The exhibition’s Lennon Wall / The original Lennon Wall (Source: Denise Y. Ho)
While trying to portray the Umbrella Movement’s grassroots creativity, the Umbrella Festival is also a professional production, a testament to the talents of students who plan to join the ranks of Hong Kong’s artistic and cultural worlds. It has a glossy website with a bilingual logo, depicting an umbrella sprouting from the barrel of a gun. Visitors can collect sheaves of beautiful leaflets, free postcards, and collectible catalogues. A fold-out map of the ‘Umbrella Festival Journey’ outlines a pathway for visiting all ten exhibitions spread over the six floors of the Jockey Club Creative Arts Centre, housed in the site of one of Hong Kong’s earliest public housing estates. On the map’s other side, the visitor is encouraged to collect stamps from each gallery to exchange for a free souvenir. Showcasing the organising students’ curatorial skills, an exhibition on the seventh floor classifies the arts of the Umbrella Movement.
Collecting stamps on the “Umbrella Festival Journey” / Climbing over barricades on an original protest site. (Source: Denise Y. Ho)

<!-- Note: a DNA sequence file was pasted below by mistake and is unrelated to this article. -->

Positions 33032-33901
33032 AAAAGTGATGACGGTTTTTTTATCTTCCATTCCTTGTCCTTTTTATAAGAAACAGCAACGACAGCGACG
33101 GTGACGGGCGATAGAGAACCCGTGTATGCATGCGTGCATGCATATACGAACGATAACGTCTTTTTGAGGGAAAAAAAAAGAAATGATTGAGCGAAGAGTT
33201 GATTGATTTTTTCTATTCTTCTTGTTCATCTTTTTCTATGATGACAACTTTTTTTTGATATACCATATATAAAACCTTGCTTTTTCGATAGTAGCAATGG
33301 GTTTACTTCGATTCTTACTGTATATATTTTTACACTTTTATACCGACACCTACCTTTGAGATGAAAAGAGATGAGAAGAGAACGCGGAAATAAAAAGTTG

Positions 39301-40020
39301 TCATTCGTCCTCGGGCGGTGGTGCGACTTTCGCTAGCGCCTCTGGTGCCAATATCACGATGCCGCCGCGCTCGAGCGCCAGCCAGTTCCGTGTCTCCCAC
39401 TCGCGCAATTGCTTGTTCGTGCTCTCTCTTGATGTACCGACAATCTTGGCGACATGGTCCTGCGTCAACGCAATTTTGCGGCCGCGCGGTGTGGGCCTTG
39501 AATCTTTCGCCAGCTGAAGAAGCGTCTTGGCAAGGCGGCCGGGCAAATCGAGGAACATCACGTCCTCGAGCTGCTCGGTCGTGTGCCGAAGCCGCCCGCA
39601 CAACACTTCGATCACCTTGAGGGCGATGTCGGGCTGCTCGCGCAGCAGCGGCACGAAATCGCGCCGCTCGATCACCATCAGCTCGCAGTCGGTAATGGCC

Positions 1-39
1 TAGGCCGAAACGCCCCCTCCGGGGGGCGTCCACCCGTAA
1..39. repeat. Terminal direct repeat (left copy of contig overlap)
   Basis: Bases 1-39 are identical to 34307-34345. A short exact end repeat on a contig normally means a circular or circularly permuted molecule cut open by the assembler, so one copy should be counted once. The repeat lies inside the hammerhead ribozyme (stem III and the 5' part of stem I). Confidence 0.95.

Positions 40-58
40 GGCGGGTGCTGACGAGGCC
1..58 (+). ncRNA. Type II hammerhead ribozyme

But the curation of the Umbrella Festival does not sit well with the creation of the Umbrella Movement. To view an interior wall of a housing estate marked “The Lennon Wall Continued” is different from seeing the post-its fluttering from the original. To admire the cartooning now labeled with titles and the artists’ names — as in a museum — is not the thrill of watching Apink Cartoons flash through the exit of Admiralty Station cartoon-bombing his work. And to look over the shoulder of another visitor in a photography exhibition to see a handcuffed girl is nothing like the cold shock of seeing her the first time, when the same image flashed on the subway television as the train rattled me home to the New Territories.
Photography Exhibition (Source: Denise Y. Ho).
What does it mean to exhibit Umbrella? Coming from the academic discipline of cultural studies, the Umbrella Festival’s organisers are deeply aware of the contradiction between social movement and artistic festival.